The Cottage Tales of Beatrix Potter

Recipes from the Land Between the Lakes

The Tale of Oak Cake Crag (#7)

The Tale of Oak Cake Crag (#7)
(click for pdf [printable] version)

These are the recipes that are included in The Tale of Oak Cake Crag (#7). Authentic Lake District foods are usually calorie-rich and based on locally grown meat, poultry, vegetables, garden-grown fruit and berries, and dairy. Mutton and lamb are favorite meats (cattle are mostly kept for their milk, rather than meat).

Oat Cakes / Potato & Sausage Soup /
Mathilda Crook's Mother's Soda Bread Recipe / Parsley's Honey Cake /
Mrs. Jennings' Apple Pudding /

Oat Cakes
oat cakes

The oat cake has been the mainstay of Scottish breads for centuries, going back at least as far as the Roman invasion and likely before. It is traditionally made almost entirely of oats, the only cereal grain that thrives in northern Scotland. Oats made up the Scottish staple diet of porridge and oat cakes, a dietary pattern which flourished across the north of England. The oat cake is a flatbread, like a pancake, made from oatmeal and sometimes flour as well, and cooked on a griddle or baked in an oven. (You may also be familiar with its cousin, the Johnnycake, which is made of cornmeal and was often cooked on a board, shovel, or even stones, just as it had been done in Scotland long before.) This version is baked.

1 cup oats or quick-cooking oats
1 cup flour
½ teaspoon baking soda
½ teaspoon salt
½ cup shortening
2 To 3 tablespoons cold water

Mix oats, flour, baking soda, and salt. Cut in shortening with a fork or pastry blender until the mixture resembles fine crumbs. Add water, 1 tbsp at a time, until a stiff dough forms. Roll 1/8" thick on lightly floured surface. Cut into two-inch rounds or squares. Place on ungreased cookie sheet and bake at 375°F until set and barely brown (12-15 minutes). Serve warm or freeze.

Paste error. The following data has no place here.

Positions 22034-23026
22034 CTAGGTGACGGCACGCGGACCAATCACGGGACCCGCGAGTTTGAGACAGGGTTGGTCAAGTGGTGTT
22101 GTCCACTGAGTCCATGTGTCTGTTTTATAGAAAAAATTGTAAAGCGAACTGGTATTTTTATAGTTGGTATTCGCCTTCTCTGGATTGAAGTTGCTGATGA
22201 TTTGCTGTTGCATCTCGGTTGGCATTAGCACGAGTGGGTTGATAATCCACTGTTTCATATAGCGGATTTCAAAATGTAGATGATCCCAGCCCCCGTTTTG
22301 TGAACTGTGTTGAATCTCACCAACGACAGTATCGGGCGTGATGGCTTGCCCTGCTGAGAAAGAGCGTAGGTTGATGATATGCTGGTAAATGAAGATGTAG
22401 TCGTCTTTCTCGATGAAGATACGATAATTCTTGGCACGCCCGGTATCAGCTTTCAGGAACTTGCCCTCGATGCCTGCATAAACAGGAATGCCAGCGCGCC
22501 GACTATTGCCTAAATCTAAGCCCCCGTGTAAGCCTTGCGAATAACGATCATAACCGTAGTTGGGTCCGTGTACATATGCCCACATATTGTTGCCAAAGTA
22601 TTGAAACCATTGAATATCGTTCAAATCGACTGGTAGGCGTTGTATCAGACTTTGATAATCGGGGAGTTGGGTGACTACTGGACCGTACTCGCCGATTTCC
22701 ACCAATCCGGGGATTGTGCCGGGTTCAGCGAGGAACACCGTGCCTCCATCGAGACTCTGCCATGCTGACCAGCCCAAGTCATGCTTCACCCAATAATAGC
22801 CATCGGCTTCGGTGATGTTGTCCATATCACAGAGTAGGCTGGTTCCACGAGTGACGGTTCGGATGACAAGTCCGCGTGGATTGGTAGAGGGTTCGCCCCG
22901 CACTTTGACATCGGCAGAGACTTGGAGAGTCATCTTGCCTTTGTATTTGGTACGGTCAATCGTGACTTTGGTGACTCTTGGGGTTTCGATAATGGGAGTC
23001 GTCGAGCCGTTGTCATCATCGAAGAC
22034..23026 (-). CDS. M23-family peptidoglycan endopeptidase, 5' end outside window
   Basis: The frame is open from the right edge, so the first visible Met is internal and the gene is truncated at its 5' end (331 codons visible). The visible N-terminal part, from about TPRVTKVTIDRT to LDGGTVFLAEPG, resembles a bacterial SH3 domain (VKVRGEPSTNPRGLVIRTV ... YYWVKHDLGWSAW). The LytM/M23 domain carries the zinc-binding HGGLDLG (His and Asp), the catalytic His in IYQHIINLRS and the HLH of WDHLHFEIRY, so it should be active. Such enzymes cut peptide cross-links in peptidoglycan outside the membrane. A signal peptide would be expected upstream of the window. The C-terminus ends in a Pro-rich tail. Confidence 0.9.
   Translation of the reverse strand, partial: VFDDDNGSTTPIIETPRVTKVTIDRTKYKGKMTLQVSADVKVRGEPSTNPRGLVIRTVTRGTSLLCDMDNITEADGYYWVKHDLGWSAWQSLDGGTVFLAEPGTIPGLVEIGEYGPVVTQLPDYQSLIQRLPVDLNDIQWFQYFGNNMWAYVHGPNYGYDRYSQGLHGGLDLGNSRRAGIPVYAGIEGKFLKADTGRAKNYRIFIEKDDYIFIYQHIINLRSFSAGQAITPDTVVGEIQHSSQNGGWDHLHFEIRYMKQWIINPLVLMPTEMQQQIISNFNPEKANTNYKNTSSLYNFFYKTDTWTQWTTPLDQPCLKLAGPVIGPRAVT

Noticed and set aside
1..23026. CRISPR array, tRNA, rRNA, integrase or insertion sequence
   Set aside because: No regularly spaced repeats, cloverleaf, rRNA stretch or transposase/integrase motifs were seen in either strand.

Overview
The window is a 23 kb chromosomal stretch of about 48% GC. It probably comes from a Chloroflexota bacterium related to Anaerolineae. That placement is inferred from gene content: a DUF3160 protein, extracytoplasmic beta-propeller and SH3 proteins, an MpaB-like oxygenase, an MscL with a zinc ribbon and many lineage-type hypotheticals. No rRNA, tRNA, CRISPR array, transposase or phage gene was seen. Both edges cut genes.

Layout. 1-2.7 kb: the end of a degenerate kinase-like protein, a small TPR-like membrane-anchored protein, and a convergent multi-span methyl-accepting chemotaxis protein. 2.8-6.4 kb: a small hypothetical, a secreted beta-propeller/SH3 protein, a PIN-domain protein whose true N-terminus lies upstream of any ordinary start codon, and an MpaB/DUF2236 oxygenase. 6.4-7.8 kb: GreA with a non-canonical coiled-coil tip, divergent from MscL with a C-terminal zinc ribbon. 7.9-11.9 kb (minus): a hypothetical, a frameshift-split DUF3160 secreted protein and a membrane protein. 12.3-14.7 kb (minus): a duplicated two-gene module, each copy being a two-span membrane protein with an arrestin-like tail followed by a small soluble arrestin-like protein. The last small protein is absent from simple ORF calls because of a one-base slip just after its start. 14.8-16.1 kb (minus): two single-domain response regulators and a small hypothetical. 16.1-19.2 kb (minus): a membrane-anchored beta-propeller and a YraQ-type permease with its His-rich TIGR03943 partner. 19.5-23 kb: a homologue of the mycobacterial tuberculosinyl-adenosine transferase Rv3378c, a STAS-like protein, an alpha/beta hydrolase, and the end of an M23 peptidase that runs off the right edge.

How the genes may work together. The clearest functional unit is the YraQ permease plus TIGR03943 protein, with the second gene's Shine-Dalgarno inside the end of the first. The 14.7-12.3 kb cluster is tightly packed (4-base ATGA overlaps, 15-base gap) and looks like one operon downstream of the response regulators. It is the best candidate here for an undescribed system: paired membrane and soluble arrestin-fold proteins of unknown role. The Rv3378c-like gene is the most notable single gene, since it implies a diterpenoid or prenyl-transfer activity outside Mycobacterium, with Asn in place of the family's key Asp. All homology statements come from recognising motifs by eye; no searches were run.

Potato & Sausage Soup

Potatoes were grown in every garden and were served at every meal. This modern recipe includes celery, but at Hill Top Farm, it would likely have been made with celeriac, which was grown as a root vegetable and valued for its celery-like taste. Also called celery root or turnip-rooted or knob celery, it contains much less starch than other root vegetables and was an important addition to soups and stews.

1½ pounds mild sausage
1 tablespoon butter
½ cup chopped onion
½ cup chopped celery
2 cloves garlic, minced
3 cups chicken broth
1 cup water
1 cup milk
4 medium white potatoes, peeled and diced
1½ cups yellow cheese, grated
Salt and pepper to taste

In a large saucepan, brown sausage, chop into small pieces. Remove sausage from pan and drain off fat. Set aside. Melt butter in saucepan. Sauté onion, celery, and garlic. Add broth, water and potatoes. Bring to a boil, reduce heat and simmer, covered, for about 25 minutes or until potatoes are tender. Drain. Mash about half the potatoes in the pan. Leave the remaining in chunks. Add sausage and stir until heated. Just before serving, add cold milk, stirring constantly. Add cheese and stir until melted. Season with salt and pepper.